I purchased a Keeywadin 17 this summer with Kevlar Fusion, with Emerald over Champagne with Carbon Kevlar Trim, Cherry outers and Decks. It is a great canoe and with the carbon gunwales and cherry trim it is an absolutely beautiful looking boat that paddles easily. I could go through all of the nice things about this canoe, like the fact that is weighs 39 pounds and is awesome for portages. The colored Kevlar is beautiful. I love the canoe, however I have two minor issues with the canoe that are probably easy to fix that are a problem for me, both of these issues are due to the fact that I am a larger person.
1) They say in their ads that they lowered the seat positions. One of the reasons I like canoes over kayaks is the seating position. I am sure that lowering them makes it more stable but it is uncomfortable and actually impossible for me to kneel while paddling in the stern for any length of time. I suppose I could figure out how to raise the seats myself, they are bolted on, but I have not attempted to do that yet. Swift needs to provide a kit to alter the height of the seats. It could be as simple as some longer bolts and a couple of pieces of cherry, don't know. I am sure they know what would work the best. My wife, a small person, would like a front seat that is angled, front lower than the back, again the same type of kit might work.
2) The contoured yoke is a one size fits all. So the question for me is, "Contoured to whom"? It is beautiful to look at but people have different shoulders. The first time I used the yoke my arms were numb after walking 500 feet. I called Swift up and asked if they made different size yokes that I might purchase. They told me, "No", they were all the same. Again, an easy thing to fix.. I'd be happy to pay for a larger shoulder size yoke, again the yoke is bolted on so it would be easy to change. These are contoured yokes and not everyone is the same size. To make it comfortable I just have to add a bunch of padding, but I like the look of the cherry and would love a solution from Swift.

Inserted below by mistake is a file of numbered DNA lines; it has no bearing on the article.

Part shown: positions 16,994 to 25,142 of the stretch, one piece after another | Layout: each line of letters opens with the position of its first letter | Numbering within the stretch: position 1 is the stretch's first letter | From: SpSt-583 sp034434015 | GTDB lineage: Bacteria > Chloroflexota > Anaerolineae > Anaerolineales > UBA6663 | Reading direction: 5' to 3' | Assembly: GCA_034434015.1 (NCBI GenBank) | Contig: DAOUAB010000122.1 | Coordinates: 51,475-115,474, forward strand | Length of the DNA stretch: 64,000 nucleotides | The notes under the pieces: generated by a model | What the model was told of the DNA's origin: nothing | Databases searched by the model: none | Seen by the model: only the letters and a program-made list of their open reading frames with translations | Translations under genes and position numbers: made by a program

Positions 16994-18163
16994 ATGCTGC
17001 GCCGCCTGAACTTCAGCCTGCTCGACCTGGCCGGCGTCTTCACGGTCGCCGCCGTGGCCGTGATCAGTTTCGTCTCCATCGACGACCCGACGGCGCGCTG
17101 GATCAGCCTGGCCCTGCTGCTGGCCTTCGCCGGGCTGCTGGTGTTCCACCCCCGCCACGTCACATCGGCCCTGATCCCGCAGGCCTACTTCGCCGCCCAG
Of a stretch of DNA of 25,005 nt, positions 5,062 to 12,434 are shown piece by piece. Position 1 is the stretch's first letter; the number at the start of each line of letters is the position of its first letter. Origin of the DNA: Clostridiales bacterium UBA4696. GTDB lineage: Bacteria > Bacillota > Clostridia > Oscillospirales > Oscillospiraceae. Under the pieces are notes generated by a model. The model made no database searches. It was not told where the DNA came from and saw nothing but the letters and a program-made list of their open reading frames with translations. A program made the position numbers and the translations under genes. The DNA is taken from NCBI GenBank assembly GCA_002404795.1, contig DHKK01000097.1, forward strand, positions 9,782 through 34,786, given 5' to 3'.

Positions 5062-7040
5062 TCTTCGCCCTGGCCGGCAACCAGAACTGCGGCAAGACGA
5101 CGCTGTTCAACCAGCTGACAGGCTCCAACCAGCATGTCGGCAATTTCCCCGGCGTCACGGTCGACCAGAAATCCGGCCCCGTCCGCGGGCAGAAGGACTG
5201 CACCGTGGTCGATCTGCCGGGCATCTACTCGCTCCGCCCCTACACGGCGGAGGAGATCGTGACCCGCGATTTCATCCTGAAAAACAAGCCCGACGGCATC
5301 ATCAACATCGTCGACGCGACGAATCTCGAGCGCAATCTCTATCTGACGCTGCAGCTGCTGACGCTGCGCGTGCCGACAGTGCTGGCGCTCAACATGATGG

If you are a regular type person these things might not bother you. In a $3,600 canoe it wold be nice to have some small options to address these and the cost to Swift would be minor.
To be honest I never gave the Keewaydin 16 any respect when it came out, just flat out didn't care for the boat, never even tried it. So on a return fall trip we stopped in at AO and tried a bevy of boats and confirmed my initial thoughts that we needed to get a Demoine. That was until Brian suggested we try the Keewaydin 17, he said keep an open mind, it will blow you away, the 17 had just come out.
Paddling conditions on the lake that day were ideal for testing a boat, very windy, and choppy and calm water in the bays. Initial stability was really good, much closer to a rec boat (Algonquin) than the Kip. Secondary stability really good.
Now the really surprising part. The first stroke we took leaving the dock the boat felt like my Osprey. The paddling stroke ergonomics were identical I knew after a short distance of paddling that I could paddle this boat all day long with no shoulder fatigue, strain and discomfort at the end of the day. The rolled in sides brought my arm in line with my shoulder. Less effort to paddle definitely translates to a better trip.
The boat did everything we asked it to do with little effort. It accelerates quickly in calm and rough water. The boat is deceptively fast, on par with a 2003 and later Kipawa. Now paddling into a 20-25 mph head wind with a 1-2 foot chop. This boat cut the wind and waves with ease and we didn't lose any momentum between paddle strokes. I was unbelievably surprised. When I got back to the dock my big smile said it all. We got to get one of these boats. The boss was very happy also. For her it is a much more docile boat when compared to our Kipawa and we are gaining performance.
If I had to pick just one boat to paddle this one would be it. I would have no problem selling this boat to a beginner. The boat's initial stability is very forgiving to be able to say this, where as a Kipawa I would never recommend to a beginning paddler. There are also different seat height options for this boat which allows you to play with the C of G (center of gravity), it's a comfort thing. The boat we test paddled had the lower seats in it. You can also mix the heights. Something else we were able to do and it came about by paddling the boat. We were able to grip the sides in a kneeling position like you do in a kayak and it helped with controlling the boat.
David Yost and Swift really nailed it with this boat. My partner and I suggest everyone go try one and keep an open mind.
It was great, but we're looking for boats that can carry bigger loads (and our Newfie dog) so this one isn't for us. A wicked tool, just not the one for us.